I’m against the proposed Northern Pass. I’ve been a leader in the Senate Energy and Natural Resources Committee and in the North Country personalizing this issue for state leaders.  I sponsored and/or co-sponsored all the anti-Northern Pass legislation introduced during the 2013-14 legislative session.  I have said again and again -- that for this project to win the support of the people it must provide a local say and a local benefit. To date, PSNH has fallen short on both counts. I have encouraged PSNH to present a reasonable proposal that protects our beautiful, inspiring landscapes and provides tangible benefits to our struggling communities and working families.   This is the ideal and will continue to guide my votes on these matters.  I promised the people to work with everyone, be practical, independent and get things done for the North Country. That’s what I’ve done and that’s what I’ll continue to do.
Source: Sugar Hill Tower Opponents survey.

Senator Woodburn, Guest Commentary ("North Country Energy Challenges"), July 18, 2014.

Senator Woodburn, Colebrook Chronicle interview on Northern Pass, August 15, 2014.

Dolly McPhaul, Caledonian Record interview, August 25, 2014.
District 2. Republican  Jeanie Forrester (incumbent; yea on 569) v. Tim Condon

"Forrester, an early opponent of the Northern Pass, fought the project for years over its efforts to employ eminent domain, and remains strongly opposed, calling it 'effectively a big extension cord going through New Hampshire to go to Connecticut and Massachusetts.'

"Condon, on the other hand, has indicated that he backs the project, which calls for running new transmission lines through northern New Hampshire in order to carry Canadian hydropower to southern New England.

“'Energy is the lifeblood of a modern economy,' he wrote in a 2011 blog post about Northern Pass."


District 8. Republican Jerry Little v. J.P. Marzullo

District 11. Republican Garry Daniels v. Daniel Dwyer v. Dan Hynes v. Maureen Mooney

District 12. Republican Kevin Avard v. Michael McCarthy

District 15. Democratic   Dan Feltes v. Kass Ardinger

Feltes: “I think that (Gov. Maggie Hassan) has said something that is prudent, which is that it is still possible to get reliable hydropower from Quebec without sacrificing our tourism industry and without sacrificing our natural beauty.”
Ardinger: “We have an over-reliance on one source of energy, which is natural gas. We experienced the price spikes last winter. That will only continue if we don’t diversify the source of electricity that goes into the New England grid.

James Pindell interviews Kass Ardinger (Northern Pass comments start at 05:50).

District 16. Republican  David Boutin (incumbent; nay on 569) v. Jane Cormier

Boutin did not answer  LFDA Question 8: "Do you support or oppose the Northern Pass project?"

District 18. Republican  Robyn N. Dunphy v. George Lambert

District 19. Republican  Regina Birdsell v. Jim Foley v. Frank Sapareto

District 21. Republican Dennis Lamare v. Peter Macdonald v. Phil Nazzaro

Macdonald: "I support the Northern Pass project as currently proposed." 2014 LFDA Questionnaire

District 24. Republican  Nancy Stiles (incumbent; nay on 569) v. Steve Kenda

Stiles: "I would consider supporting the Northern Pass project with appropriate modifications to the plan." 2014 LFDA Questionnaire

Kenda: "I would consider supporting the Northern Pass project with appropriate modifications to the plan." 2014 LFDA Questionnaire


*Please send statements, with a link to their source, to us for inclusion. We reserve the right not to accept submissions.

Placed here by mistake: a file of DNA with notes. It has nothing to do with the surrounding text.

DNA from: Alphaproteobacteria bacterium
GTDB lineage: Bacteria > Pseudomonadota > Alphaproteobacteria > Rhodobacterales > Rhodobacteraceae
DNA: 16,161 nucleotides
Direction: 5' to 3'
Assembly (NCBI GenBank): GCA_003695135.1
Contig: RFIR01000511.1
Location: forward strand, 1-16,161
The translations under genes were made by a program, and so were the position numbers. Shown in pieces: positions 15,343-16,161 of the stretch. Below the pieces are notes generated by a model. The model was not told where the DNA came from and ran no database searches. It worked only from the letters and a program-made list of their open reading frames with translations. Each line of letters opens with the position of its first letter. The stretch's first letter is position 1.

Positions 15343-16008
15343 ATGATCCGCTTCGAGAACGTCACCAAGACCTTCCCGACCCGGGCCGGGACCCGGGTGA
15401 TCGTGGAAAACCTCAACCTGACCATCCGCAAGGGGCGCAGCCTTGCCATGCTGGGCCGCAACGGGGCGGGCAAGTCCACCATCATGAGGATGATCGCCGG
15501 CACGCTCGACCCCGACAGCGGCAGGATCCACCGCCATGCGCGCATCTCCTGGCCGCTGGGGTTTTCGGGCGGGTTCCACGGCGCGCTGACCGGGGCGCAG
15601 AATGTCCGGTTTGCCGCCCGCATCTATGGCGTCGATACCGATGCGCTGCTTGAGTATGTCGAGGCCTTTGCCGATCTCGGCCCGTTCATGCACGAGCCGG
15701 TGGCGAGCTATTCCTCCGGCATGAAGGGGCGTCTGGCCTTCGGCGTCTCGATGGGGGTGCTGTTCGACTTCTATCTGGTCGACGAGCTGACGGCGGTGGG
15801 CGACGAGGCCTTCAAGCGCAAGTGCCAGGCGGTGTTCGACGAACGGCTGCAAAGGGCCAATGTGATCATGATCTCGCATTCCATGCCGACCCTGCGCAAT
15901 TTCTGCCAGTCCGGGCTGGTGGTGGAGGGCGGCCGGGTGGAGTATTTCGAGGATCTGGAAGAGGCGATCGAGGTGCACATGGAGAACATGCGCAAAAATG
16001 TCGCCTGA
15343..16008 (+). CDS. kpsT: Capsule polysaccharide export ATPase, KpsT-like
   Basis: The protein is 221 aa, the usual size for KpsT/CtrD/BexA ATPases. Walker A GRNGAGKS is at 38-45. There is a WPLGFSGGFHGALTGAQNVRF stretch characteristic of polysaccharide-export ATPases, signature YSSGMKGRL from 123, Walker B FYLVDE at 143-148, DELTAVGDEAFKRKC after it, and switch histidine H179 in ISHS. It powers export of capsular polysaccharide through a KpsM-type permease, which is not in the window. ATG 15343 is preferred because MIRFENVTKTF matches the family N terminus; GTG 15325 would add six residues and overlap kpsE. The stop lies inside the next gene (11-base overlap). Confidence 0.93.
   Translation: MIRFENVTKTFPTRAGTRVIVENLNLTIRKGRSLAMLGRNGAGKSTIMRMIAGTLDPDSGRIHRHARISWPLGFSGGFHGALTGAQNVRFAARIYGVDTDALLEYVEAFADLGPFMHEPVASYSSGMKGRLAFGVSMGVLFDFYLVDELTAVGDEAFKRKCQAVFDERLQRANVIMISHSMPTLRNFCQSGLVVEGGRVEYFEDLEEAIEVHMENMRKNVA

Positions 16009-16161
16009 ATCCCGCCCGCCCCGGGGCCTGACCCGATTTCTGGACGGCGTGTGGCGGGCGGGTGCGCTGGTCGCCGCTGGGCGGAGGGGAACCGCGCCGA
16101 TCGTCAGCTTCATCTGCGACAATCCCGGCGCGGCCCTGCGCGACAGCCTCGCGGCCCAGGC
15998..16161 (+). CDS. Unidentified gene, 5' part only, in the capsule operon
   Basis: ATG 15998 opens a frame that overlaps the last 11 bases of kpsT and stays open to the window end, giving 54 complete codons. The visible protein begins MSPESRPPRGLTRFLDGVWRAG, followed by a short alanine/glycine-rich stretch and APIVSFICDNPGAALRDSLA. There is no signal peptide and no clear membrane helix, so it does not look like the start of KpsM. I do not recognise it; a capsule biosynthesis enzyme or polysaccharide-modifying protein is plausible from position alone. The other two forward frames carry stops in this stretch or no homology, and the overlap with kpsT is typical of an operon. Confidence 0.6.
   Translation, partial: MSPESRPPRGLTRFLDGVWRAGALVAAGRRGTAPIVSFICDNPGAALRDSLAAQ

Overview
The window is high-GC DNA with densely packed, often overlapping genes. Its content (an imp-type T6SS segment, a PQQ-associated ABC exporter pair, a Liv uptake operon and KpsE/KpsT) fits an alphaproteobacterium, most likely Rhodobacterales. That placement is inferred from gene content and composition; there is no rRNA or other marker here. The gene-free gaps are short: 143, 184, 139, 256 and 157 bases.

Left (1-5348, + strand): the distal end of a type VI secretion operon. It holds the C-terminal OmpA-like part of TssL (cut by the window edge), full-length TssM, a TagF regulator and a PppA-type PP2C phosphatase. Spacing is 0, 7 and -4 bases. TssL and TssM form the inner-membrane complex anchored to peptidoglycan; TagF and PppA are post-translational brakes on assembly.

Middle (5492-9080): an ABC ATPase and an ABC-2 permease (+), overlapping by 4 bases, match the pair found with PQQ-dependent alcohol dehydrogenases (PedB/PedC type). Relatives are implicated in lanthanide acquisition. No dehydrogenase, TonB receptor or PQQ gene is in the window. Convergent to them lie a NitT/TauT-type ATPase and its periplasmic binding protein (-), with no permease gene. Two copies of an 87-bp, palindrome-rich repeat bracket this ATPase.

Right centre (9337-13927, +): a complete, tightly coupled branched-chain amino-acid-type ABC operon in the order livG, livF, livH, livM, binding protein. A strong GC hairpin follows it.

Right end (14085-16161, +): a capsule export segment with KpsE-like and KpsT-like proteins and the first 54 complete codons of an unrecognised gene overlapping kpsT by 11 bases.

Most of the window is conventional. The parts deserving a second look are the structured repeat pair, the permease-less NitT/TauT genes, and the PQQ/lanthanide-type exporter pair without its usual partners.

Tuesday, July 8, 2014

Northern Pass Opposition Rally 7/13/2014

B - W - O
Northern Pass Opposition Rally
This Sunday, July 13, 2014
3:00 PM - 7:00 PM
Join other Northern Pass Opposition members this Sunday afternoon in Bretton Woods to stand tall for New Hampshire and demand that Northeast Utilities and Hydro-Quebec either build this project right (underground, all the way), or, as Executive Councilor Ray Burton used to say, pack up their tents and go home.
Why now? Why Bretton Woods?
 The New England Governors and Eastern Canadian Premiers will hold their annual meeting at The Mount Washington Hotel on July 14. At last year's meeting, the governors and premiers agreed to create an energy plan and delegated this work to the New England States Committee on Electricity, which came up with the idea of ratepayer funding for one gas pipeline and one transmission line from Canada. There is little question that Northeast Utilities will bid in the NESCOE solicitation this summer for ratepayer funding for Northern Pass, which could open the door to eminent domain for the project.
Bretton Woods is also in the White Mountain National Forest, the "People's Forest," which Northeast Utilities and Hydro-Quebec would despoil for private profit.
Governor Hassan has said that she does not support the project as proposed and does not support eminent domain for Northern Pass. She vows to protect New Hampshire's stunning natural resources.
Let's make sure that all the governors (and the Canadian premiers) understand that we, the public, will not accept the loss of our property rights and that we will not accept a for-profit project that would needlessly scar the New Hampshire landscape forever.  
 This is the right time and right place to stand up for New Hampshire!
What to Wear - What to Bring
 Wear ORANGE! Make a sign or bring a lawn sign or banner - with any message you wish to display. Be prepared to be outside rain or shine. Bring whatever you need to be comfortable - lawn chair, water, etc. (We will be guests on private land - no alcoholic beverages, please.)
Where to Assemble
 An Opposition member is allowing us to use private land (a vacant lot) on Rte. 302 just south of the Rte. 3 junction in Twin Mountain (traffic light) as an assembly point. Pull off at the vacant lot for further instructions. An organizer will be on hand there from 2:30 PM on with signs so you can find it easily.
(Do not park on the roadway or block traffic)
Your chance to speak up for what's right for New Hampshire
This Sunday, July 13, 3 PM - 7 PM
No Eminent Domain for Northern Pass!